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department stores
Industry Retail
Fate bankruptcy
Founded 1850
Defunct 1996
Headquarters Allentown, PA
Products Clothing, footwear, cosmetics, jewelry, beauty products, electronics, and appliances

H. Leh & Co. (or simply Leh's) was a department store located at 626 W. Hamilton St. It was located along the Hamilton Mall in Allentown, Pennsylvania. Like many other downtown department stores of the time, it closed due to suburban shopping malls' increasing popularity.


On April 25, 1850, Henry Leh, hung a sign on a storefront in the 600 block of Hamilton Street in Allentown. He would sell ready-to-wear clothes to the 4,000 citizens of Allentown, something that was unheard of in that part of the state. And if they needed boots and shoes, he'd not only sell them but make them.

The early years were not easy for the retail store he first named Neleigh & Leh. Leh had to get all of his merchandise by canal boat and stagecoach. Then there was the problem of business partners. He had several between 1850 and 1860. And in the latter part of the 1850s, the nation was trying to recover from a depression.

It was the Civil War that was to change Leh's fortunes. The Union Army needed boots. Since Simon Cameron, the secretary of war, was from Pennsylvania, many government contracts flowed to the Keystone state. With a contract to make boots, Leh was able to put the store on a sound fiscal footing.

As Allentown prospered in the post-Civil War era, so did Henry Leh. The store was already well established in 1874 when a young man named Horatio Koch got a job there as a shipping clerk. Koch quickly advanced in the company, and 10 years later Leh made him his partner. Shortly thereafter, Koch married Leh's daughter, Sallie to join the two families.

By Henry Leh's death in 1910, his sons and the Kochs were already making plans to modernize the store. In 1911, the newly remodeled H. Leh & Co. store reopened. It was a bright modern building worthy of the new century in which it was born. There would be many expansions of the downtown building over the next 50 years. When H. Leh & Co. celebrated its 100th anniversary in 1950, it was considered as solid a local institution as its neighbor, Zion's Reformed UCC Church, known as the hiding place of the Liberty Bell during the American Revolution.

Christmas season found the store packed. The arrival of Santa Claus was a major event. The jolly old elf showed up on every kind of land and aircraft imaginable. Although not quite as flamboyant as Max Hess's showplace at 9th and Hamilton, Leh's still held its own. In the late 1950s an appearance by pop singing idol Frankie Avalon packed the store with teen-agers.

But by the late 1960s, the arrival of the suburban mall was already starting to hurt downtown stores. To keep its customers, Leh's countered by building a large parking deck in 1970. Leh's peak came in the late 1980s, when it brought in $25 million in its retail sales over the course of the year. At that point, it ranked among the nation's top 100 department stores.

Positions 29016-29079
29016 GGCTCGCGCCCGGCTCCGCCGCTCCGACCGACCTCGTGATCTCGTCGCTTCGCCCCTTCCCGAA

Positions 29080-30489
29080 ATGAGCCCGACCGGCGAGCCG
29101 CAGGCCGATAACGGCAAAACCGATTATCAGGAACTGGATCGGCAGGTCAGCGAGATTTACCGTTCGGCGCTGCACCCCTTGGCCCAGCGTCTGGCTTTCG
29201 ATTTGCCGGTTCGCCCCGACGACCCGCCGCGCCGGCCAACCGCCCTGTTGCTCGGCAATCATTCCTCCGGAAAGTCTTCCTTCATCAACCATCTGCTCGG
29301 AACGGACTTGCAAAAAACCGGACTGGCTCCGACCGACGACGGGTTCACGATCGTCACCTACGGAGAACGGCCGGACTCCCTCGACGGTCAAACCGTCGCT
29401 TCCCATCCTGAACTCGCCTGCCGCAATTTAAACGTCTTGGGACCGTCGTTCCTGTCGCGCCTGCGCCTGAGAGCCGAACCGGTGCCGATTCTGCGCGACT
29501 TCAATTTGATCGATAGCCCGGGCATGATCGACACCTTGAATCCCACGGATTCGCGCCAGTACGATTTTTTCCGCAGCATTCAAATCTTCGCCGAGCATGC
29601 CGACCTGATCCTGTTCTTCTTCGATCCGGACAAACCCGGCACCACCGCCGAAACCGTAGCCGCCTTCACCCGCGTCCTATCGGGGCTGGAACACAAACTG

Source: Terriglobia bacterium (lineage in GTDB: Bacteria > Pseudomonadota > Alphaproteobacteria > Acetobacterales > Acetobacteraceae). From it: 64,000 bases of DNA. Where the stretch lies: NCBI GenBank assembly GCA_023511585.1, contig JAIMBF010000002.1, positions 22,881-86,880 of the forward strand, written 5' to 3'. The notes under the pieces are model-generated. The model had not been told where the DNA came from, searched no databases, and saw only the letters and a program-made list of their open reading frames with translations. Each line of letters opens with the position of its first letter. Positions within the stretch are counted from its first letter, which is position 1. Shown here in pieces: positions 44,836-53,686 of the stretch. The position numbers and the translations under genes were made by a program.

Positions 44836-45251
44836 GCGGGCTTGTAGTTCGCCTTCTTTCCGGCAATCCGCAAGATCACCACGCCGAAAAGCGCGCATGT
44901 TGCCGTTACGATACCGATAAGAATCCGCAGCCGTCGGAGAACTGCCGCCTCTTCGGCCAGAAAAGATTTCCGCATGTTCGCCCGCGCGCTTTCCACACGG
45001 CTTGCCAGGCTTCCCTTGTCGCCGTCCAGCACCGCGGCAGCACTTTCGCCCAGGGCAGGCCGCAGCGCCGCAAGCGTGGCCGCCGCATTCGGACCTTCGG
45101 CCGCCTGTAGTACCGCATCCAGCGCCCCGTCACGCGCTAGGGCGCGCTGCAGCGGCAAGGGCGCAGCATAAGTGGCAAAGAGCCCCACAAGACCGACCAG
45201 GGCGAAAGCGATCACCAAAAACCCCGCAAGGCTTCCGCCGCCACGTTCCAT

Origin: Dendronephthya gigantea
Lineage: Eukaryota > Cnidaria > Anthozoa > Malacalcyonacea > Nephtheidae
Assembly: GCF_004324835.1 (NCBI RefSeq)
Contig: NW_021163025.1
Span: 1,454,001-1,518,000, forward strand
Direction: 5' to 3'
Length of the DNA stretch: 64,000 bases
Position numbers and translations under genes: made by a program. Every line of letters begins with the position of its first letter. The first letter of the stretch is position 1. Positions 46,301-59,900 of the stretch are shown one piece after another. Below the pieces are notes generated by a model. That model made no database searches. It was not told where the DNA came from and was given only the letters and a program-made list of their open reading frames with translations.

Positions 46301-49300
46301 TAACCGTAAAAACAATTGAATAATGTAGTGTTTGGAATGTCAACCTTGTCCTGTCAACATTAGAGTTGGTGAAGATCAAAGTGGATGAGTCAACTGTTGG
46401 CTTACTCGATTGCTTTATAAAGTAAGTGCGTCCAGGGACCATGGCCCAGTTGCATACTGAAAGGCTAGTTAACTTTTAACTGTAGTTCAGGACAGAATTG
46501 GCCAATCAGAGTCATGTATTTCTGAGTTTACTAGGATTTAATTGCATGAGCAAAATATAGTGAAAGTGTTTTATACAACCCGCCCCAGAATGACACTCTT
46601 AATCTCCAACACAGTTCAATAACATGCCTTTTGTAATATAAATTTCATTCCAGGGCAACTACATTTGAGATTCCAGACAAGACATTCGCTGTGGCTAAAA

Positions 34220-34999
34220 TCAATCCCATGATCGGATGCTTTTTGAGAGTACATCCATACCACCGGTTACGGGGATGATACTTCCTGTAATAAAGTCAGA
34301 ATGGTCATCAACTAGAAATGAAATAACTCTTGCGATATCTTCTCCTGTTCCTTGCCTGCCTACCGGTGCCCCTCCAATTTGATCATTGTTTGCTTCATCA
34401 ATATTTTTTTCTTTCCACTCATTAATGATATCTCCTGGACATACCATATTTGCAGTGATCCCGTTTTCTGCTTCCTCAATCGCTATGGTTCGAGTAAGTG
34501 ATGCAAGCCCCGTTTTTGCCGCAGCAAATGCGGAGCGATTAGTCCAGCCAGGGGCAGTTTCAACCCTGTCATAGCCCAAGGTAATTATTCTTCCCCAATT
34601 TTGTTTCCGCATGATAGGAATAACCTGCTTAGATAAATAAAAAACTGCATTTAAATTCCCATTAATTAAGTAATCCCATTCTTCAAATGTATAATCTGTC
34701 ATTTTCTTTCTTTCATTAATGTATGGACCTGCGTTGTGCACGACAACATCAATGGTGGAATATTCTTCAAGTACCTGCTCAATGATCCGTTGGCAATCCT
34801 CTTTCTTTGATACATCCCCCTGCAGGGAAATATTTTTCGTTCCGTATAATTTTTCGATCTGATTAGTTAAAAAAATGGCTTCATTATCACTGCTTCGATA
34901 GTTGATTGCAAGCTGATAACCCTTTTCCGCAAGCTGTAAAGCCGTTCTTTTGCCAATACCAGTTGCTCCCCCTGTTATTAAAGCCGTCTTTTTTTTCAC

Leh's also had locations, all of which closed, at:

Also, after Leh's closing, remaining merchandise was sold at:

  • Leh's Close-Outs & More, S 4th Street, Allentown


After its peak, several decades of decline in Downtown Allentown led to the sale of Hess's to The Bon-Ton in 1994. In 1994, Leh's flagship store closed for good. Two years later, Bon-Ton closed the flagship at 9th and Hamilton Streets, putting an end to the department stores that occupied downtown. The five-story Leh's building was renovated and is now used by Lehigh County. On June 29, 1996, all of the remaining locations closed.[1]

Historical timeline[edit]

Leh's Department Store, Timeline 1850-1996[2]

  • April 25, 1850—Henry Leh opens store on Hamilton Street, Allentown. That same year, he starts producing shoes and boots.
  • 1861-1865—Leh gets contract to make boots for the Union Army during Civil War.
  • 1884—Horatio B. Koch becomes a partner and marries Leh's daughter Sallie.
  • 1898—Leh supplies boots to U.S. Army during Spanish-American War.
  • 1910—Henry Leh dies.
  • 1911—Newly expanded H. Leh & Company store reopens. Shoe and boot making factory closes.
  • 1920—Horatio B. Koch dies.
  • 1928—Store undergoes major expansion.
  • 1936—Store expands again despite Great Depression.
  • 1950—Store marks 100th anniversary. John Leh II and H. Thomas Koch Jr., great grandsons of Henry Leh, join company.
  • 1970—Leh's opens parking deck.
  • 1972—Leh's opens first satellite store in Quakertown.
  • 1978—Leh's opens Whitehall Mall store, taking over the bankrupt Zollinger-Harned store established in 1966.
  • 1988—Third satellite store opens in Bethlehem.
  • 1992—Co-owners John Leh II and William Leh buy out Koch family interest.
  • 1994—Leh's closes Allentown store.
  • March 11, 1996—William Leh announces closing of remaining department stores.

See also[edit]


  1. ^ http://articles.mcall.com/1996-06-30/news/3084741_1_family-owned-stores-whitehall-mall-flagship-store/3
  2. ^ Allentown, 1762–1987, a 225 Year history, Volume II, 1921–1987, Lehigh County Historical Society, 1987.

External links[edit]